TSQL Challenge 7: Listing the 5 biggest tables on the server

A few weeks ago, I stumbled upon this blog that presents cool T-SQL challenges. I submitted an entry for challenge 7 that asked to write the shortest script to list the 5 biggest tables on a server. Here’s my solution:

create table #temp
	[database] nvarchar(MAX),
	[table] nvarchar(MAX),
	[rows] int,
	[reserved_size] nvarchar(100),
	[data_size] nvarchar(100),
	[index_size] nvarchar(100),
	[unused_space] nvarchar(100)

declare @sql nvarchar(MAX)
set @sql=replace('if !~! not in (!master!,!model!,!msdb!,!tempdb!)
  exec [~].dbo.sp_msforeachtable
    "insert into #temp([table], [rows], [reserved_size], [data_size], [index_size], [unused_space])
      exec [~].dbo.sp_spaceused !?!"','!',char(39))

	@command2="update #temp set [database]='~' where [database] is null",

select top(5) [database] as base, [table], [data_size] as size, [rows] as rows
from #temp
order by Cast(LEFT([data_size],len([data_size])-3) as int) desc

drop table #temp

So, I started by creating a temporary table with columns (database, table, rows, reserved_size, data_size, index_size, unused_space) for the output. I used the two undocumented stored procedures sp_MSforeachdb and sp_MSforeachtable to iterate through all the tables in all the databases and executed sp_spaceused as described in the following pseudo code:

foreach(database db in serverDatabases)
  if (db not in 'master', 'msdb', 'model', 'tempdb')
    foreach(table t in db.Tables)
       insert into #temp (table, rows, reserved_size, data_size, index_size, unused_space)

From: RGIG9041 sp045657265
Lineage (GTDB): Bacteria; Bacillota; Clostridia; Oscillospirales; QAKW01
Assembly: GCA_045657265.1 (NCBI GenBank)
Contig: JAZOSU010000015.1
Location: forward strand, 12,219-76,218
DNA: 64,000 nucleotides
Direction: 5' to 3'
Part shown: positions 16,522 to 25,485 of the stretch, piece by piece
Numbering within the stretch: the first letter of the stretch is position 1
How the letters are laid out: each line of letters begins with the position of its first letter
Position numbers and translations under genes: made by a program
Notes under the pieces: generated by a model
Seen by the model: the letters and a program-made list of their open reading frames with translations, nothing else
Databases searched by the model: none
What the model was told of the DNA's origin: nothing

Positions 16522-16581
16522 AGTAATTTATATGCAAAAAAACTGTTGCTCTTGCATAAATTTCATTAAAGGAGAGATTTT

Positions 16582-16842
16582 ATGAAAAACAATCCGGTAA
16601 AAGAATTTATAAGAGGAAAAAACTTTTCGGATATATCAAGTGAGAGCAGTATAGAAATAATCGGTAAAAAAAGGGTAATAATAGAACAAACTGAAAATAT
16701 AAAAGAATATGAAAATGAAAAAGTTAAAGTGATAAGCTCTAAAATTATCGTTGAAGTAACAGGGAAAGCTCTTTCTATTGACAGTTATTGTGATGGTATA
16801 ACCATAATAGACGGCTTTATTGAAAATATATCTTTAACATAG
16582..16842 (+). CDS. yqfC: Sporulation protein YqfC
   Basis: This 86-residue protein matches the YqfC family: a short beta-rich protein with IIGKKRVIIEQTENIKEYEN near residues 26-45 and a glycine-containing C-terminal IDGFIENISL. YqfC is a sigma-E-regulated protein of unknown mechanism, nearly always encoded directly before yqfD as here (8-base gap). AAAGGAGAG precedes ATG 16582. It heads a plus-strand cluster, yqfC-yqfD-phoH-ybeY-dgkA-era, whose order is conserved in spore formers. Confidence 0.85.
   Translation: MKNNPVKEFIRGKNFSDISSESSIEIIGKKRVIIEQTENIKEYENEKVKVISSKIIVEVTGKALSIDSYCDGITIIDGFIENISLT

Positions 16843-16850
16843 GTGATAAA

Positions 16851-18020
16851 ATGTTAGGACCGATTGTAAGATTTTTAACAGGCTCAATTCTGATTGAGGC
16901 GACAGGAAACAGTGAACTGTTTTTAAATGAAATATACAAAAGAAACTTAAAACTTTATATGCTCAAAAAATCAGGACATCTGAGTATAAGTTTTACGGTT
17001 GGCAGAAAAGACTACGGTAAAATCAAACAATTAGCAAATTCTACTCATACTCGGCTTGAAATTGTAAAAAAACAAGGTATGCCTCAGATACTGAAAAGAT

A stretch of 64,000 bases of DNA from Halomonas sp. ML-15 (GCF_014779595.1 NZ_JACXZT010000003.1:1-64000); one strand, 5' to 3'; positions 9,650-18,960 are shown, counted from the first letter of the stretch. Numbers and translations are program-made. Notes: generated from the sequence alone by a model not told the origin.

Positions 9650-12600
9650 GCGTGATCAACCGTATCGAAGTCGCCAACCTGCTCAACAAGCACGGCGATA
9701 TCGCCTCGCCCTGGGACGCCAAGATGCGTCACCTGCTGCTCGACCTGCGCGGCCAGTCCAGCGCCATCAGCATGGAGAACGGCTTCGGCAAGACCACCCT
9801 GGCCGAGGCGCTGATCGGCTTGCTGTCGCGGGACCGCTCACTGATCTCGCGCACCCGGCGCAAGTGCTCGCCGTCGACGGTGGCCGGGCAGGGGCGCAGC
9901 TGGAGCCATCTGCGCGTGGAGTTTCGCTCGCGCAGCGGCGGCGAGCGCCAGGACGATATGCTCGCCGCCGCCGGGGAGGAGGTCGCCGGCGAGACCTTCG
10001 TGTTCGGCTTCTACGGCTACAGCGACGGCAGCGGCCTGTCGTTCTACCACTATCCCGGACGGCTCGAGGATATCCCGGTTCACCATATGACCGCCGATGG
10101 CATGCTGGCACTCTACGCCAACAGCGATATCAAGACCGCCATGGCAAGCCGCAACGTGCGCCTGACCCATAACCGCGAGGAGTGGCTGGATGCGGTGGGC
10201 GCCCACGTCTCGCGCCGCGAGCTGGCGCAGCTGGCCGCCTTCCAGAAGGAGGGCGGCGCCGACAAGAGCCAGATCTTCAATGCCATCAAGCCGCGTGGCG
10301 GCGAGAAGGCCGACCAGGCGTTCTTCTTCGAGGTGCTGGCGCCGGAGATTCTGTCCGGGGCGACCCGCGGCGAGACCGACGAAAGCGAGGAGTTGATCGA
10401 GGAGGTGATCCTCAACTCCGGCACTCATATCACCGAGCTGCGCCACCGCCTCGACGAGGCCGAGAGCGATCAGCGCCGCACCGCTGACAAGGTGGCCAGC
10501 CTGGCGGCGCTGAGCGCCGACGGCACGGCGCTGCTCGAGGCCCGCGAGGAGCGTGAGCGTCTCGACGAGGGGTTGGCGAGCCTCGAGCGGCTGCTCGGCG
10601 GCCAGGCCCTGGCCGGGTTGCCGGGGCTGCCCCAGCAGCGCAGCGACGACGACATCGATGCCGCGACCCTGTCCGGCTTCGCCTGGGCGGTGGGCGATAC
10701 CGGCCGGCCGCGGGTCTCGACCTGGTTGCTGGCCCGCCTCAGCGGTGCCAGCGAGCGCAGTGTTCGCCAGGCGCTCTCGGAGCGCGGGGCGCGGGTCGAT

execute sp_spaceused for table 't'

       --at this point, our #temp table will be populated with data for each table
       --but the 'database' column will be 'null', so now replace it with the name of database
       update #temp
         set [database] = 'db' where [database] is null

The most important part is that I am using an update operation for storing the database name in the temporary table. Thanks to Microsoft that we can give a set of 3 commands to the above mentioned undocumented stored procedures. Another hard part was to create a single t-sql statement that iterates for all tables inside a database and execute sp_spaceused. I did this by a complex combination of single quotes, double quotes and the replace function. In the last, I am just selecting the top(5) rows ordered by size.

To enter the contest, I reduced the script length by replacing all the variable/column names with a single length identifier. Here was my final submission:

create table #t(d nvarchar(MAX),t nvarchar(MAX),r int,x nvarchar(100),s nvarchar(100),y nvarchar(100),z nvarchar(100))
declare @s nvarchar(MAX)
set @s=replace('if !~! not in (!master!,!model!,!msdb!,!tempdb!) exec [~].dbo.sp_msforeachtable "insert into #t(t, r,x,s,y,z) exec [~].dbo.sp_spaceused !?!"','!',char(39))
EXEC sp_MSForEachDB @command1=@s, @command2="update #t set d='~' where d is null", @replacechar='~'
select top(5) d as base, t as [table], s as size, r as rows from #t order by Cast(LEFT(s,len(s)-3) as int) desc
drop table #t

Let’s wait and see the solution of other players.

T-SQL: sp_MSForEachDB and sp_MSForEachTable – Undocumented but very powerful stored procedures

I recently came across the following two undocumented stored procedures:

  • sp_MSforeachdb